12 of the Best from the 'Respect' Olympics | Club Respect 12 of the Best from the 'Respect' Olympics | Club Respect

12 of the Best from the 'Respect' Olympics

The Covid Olympics have been the ‘Respect Olympics’ and aligned completely with the three foundation values of Olympism – excellence, friendship and respect.

Here are 12 examples of the Olympic Spirit in which respect was shown and the world brought closer through the power of sport. #StrongerTogether

12. Team GB – Respect over celebration

When the Indian Women’s hockey team lost 4-3 to Great Britain in the semi-final, a billion hearts were broken, and none more than the brave women of Team India.

Hockey is the national sport of India and the women’s team has never made the semi-finals. Their best finish was on their Olympic debut in Moscow in 1980 where they came 4th out of 6 teams in a round-robin format.

They did it the hard way for the Tokyo Olympics with 7 squad members recovering after catching Covid19 in April 2021.

After staging an amazing comeback from 2-0 down to take the lead and then heartbreakingly lose 4-3 to Great Britain, the team broke down in tears, devastated that they had missed their gold medal opportunity.

Rather than celebrate, the entire Great Britain team consoled the Indian team, helping them deal with their anguish and congratulating them on their efforts.

On social media, the Great Britain Team said: “What an amazing game, what an amazing opponent. Team India you’ve done something special at #Tokyo2020 – the next few years look very bright.”

Class and respect from Team GB – the Olympic spirit in action.

11. Wang Shun – Respect for the old guard

For four Olympic games in a row, Michael Phelps, the greatest ever male swimmer, won gold in the 200 metres leaving his competition to fight for the minor medals. When he retired, there was great anticipation as to who would fill his shoes, and in Tokyo, Chinese swimmer Wang Shun swam a brilliant race to claim gold.

In a heart-warming show of respect, newly crowned champion Wang walked over to Hungarian legend Laszlo Cseh on the pool deck, bowed to him and shook his hands to honour his outstanding career.

When Cseh was at his peak he was unlucky to swim in the Michael Phelps era and was never able to win gold (4 silvers, 2 bronzes).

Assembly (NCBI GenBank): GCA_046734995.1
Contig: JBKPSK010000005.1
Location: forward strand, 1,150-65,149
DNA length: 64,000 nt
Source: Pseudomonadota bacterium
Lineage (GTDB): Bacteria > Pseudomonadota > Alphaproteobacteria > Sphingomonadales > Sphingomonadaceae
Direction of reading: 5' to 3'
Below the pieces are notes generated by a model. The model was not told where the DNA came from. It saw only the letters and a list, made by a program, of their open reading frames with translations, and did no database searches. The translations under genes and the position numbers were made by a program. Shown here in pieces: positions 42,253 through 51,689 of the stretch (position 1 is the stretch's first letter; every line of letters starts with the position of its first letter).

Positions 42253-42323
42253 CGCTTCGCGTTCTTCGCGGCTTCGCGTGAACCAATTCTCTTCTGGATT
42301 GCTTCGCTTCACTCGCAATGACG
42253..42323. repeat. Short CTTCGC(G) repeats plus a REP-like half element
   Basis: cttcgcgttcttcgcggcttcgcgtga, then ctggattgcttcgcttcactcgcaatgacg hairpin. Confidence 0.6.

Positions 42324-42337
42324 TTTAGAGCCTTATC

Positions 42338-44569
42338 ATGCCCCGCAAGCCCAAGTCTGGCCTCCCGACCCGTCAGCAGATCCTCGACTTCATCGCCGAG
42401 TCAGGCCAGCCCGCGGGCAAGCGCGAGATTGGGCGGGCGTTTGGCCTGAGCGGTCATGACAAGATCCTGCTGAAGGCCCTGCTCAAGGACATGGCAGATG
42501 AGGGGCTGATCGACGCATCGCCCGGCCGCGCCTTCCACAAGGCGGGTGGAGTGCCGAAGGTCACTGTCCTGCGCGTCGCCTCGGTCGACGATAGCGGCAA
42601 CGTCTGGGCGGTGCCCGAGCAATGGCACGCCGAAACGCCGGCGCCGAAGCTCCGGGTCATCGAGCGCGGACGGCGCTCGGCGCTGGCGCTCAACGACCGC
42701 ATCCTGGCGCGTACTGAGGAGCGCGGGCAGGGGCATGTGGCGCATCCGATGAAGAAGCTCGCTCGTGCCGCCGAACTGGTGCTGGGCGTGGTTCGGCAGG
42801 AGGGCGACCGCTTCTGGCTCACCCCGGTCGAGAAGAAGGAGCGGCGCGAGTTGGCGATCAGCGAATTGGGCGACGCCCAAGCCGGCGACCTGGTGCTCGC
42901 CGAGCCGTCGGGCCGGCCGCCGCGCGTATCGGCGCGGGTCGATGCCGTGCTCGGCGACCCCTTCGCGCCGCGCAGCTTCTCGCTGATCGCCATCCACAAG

It was a beautiful moment of respect and acknowledgment from a freshly crowned gold medalist for a giant of the sport.


10. Andrew Hoy – Vassily is my best friend

“I just continue doing what I love doing!” Words to live by and a salute to 62-year-old legend horseman Andrew Hoy who became Australia’s oldest ever medallist in his 8th Olympic Games. Hoy won two equestrian medals – team silver and individual bronze to etch his name deeply into Olympic folklore.

He is the oldest Olympic medallist since Louis Noverraz, a 66-year-old Swedish sailor who medalled in Mexico in 1968. He is also now the oldest individual Olympic medallist since Swedish shooter Oscar Swahn in 1912.

No medals can be won in equestrian without a great horse and on his Instagram, Hoy sent out the highest praise to his horse Vassily de Lassos: “My best friend, soulmate & partner – I would be nothing without you.”

For Hoy it all comes down to one word – respect: “I have a wonderful relationship with this horse and its respect. I respect him, he respects me and therefore there is that complete energy that comes out as one.”

Inter species respect and co-operation – a truly beautiful thing!


9. Respect on the Judo Mat

A beautiful exchange of mutual respect took place in the women’s Judo. Refusing to bow to enormous pressure from her community Saudi Arabian judoka Tahani Al-Qahtani agreed to a bout with Israeli opponent Raz Hershko.

Regional politics, a lack of any diplomatic relations between Saudi Arabia and Israel and no history of sporting links, all threatened to jeopardise their first round, 78 Kilogram match up. Arab athletes have traditionally boycotted any matches against Israeli athletes fearing they may be used as a form of recognition.

It was for many the ultimate form of respect for a fellow competitor, beyond any political ideology. Al-Qahtani not only showed up, but put her arm around Hershko and shook her hand following the match.

Following her 11-0 defeat by Hershko, Al-Qahtani said that she: “wasn’t interested” in criticism of her for agreeing to face off against an Israeli opponent.

“I’ve turned off my phone for the past two days. It was a normal match. I lost but I feel OK – it’s sport in the end.”

Her Israeli competitor Hershko praised Al-Qatani saying: “I think it’s amazing that we both put politics aside to do something we love.”

For Hershko it was a brave move: “I think Tahani was brave and I knew it was rare for an Arab to accept a fight like this. We are the same athletes, we have the same dream, we have the same love.”

Well played!

8. Farewelling an Argentine champion